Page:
The Blog of Darryl Dash

This blog is about how Jesus changes everything. He changes:

Our relationship with God

Our relationship with others

Our vocations - how we live and work in this world

Our ministries

This blog exists to explore some of the ways that Jesus changes everything. It provides resources and articles that will help you think about the ways that Jesus can change every part of your life.

The Lord himself invites you to a conference concerning your immediate and endless happiness, and He would not have done this if He did not mean well toward you. Do not refuse the Lord Jesus who knocks at your door; for He knocks with a hand which was nailed to the tree for such as you are. Since His only and sole object is your good, incline your ear and come to Him. Hearken diligently, and let the good word sink into your soul. (C.H. Spurgeon, All of Grace)

Filtering by Category: Life

Random Reflections from Three Weeks Away

Some random reflections from three weeks away:

I am way too connected. Maybe you are too. We camped for two weeks in Restoule, Ontario, where there is no cell phone coverage from my cell phone company — although, to my disgust, their competitor has just installed a tower. I can’t tell you how refreshing it was to get away from email and social media. I’ve barely read a blog post or tweet in a month, and I’ve enjoyed it.

Now that I’m back, I’m beginning to engage with social media again. I’ve cut back a lot, though, in what I’m going to read. Because…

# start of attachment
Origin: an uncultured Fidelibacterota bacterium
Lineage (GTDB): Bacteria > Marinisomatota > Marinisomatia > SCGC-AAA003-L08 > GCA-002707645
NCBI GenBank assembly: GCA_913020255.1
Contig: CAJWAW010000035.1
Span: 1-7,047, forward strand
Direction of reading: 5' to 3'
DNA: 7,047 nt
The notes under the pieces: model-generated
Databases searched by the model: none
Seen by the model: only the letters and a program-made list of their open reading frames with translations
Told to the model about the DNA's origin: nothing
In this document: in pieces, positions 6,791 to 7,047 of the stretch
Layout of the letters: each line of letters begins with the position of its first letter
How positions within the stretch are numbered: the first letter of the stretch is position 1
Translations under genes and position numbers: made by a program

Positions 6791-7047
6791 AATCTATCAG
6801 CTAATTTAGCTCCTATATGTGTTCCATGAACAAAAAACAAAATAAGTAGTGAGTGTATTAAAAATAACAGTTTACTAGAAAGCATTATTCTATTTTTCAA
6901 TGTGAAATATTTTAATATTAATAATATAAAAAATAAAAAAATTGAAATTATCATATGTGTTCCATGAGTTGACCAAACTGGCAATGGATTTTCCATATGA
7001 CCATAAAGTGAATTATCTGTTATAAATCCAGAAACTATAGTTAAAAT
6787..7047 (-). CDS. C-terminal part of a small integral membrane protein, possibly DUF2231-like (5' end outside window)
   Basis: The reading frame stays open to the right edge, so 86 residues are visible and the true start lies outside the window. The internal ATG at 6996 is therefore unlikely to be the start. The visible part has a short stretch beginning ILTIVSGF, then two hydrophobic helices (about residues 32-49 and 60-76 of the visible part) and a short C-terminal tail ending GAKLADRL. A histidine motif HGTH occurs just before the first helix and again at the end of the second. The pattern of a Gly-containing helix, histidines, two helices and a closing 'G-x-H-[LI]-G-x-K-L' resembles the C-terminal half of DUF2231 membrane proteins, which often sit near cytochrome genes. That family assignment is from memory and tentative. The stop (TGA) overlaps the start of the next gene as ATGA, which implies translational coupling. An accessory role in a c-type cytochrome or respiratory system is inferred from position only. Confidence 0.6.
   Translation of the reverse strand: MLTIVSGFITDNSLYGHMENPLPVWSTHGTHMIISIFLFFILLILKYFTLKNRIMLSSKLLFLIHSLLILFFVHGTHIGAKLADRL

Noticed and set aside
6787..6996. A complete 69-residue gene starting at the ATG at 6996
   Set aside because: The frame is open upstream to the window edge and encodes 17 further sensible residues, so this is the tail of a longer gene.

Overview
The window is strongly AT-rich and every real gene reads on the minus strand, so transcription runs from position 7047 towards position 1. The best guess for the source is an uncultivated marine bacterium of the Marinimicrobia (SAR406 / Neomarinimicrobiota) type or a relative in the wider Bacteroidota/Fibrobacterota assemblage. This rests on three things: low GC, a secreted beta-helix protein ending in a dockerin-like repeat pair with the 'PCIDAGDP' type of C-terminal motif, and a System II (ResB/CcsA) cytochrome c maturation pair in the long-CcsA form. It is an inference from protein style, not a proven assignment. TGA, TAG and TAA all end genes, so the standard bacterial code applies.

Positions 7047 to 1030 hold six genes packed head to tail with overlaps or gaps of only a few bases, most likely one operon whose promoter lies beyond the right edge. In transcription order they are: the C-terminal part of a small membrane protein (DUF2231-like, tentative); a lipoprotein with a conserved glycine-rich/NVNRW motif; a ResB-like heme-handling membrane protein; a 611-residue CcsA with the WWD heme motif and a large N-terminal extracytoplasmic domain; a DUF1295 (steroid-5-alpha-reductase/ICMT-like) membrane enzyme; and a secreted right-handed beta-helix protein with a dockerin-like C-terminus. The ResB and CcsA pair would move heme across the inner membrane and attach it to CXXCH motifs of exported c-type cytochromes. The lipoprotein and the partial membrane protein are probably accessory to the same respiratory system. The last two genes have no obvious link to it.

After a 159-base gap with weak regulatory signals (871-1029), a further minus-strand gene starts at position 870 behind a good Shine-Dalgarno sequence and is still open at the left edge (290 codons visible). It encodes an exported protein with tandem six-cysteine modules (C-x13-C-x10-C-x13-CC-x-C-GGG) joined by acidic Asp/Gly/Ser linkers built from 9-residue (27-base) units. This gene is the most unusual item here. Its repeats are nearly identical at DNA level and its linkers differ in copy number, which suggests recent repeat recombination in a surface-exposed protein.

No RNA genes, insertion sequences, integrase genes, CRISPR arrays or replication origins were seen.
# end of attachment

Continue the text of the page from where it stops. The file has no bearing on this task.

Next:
A diet of blogs and tweets can lead to shallow thinking. I agree with Tim Sanders, who writes in Love is the Killer App about the importance of digesting books (full meals) rather than magazine articles and blogs (between-meal snacks or “Ideas Lite”), never mind news media (“candy and soda: fun to eat, but hardly appropriate to live on”). I need fewer snacks and soda (blogs, tweets, and articles), and more room to think and read in substantial ways.

It’s fine to read for pleasure. While on holiday, I indulged in a book by one of my favorite authors: A Place of My Own by Michael Pollan. I wouldn’t normally read this type of book, except on vacation, because it has no utilitarian value. As is normally the case, books that lack utility often end up being more useful and though-provoking than ones that set out to be useful. I’m beginning to add books to my reading list for the sheer joy of reading. Its making my reading habits a lot more enjoyable than before.

Vacations give needed perspective. I find that vacation allows time to take a step back and think about the issues that have been begging for attention. I took time to think through our ministry, some key relationships, and my use of time, all without setting out to do so. I came home with a lot greater clarity than when I began our vacation.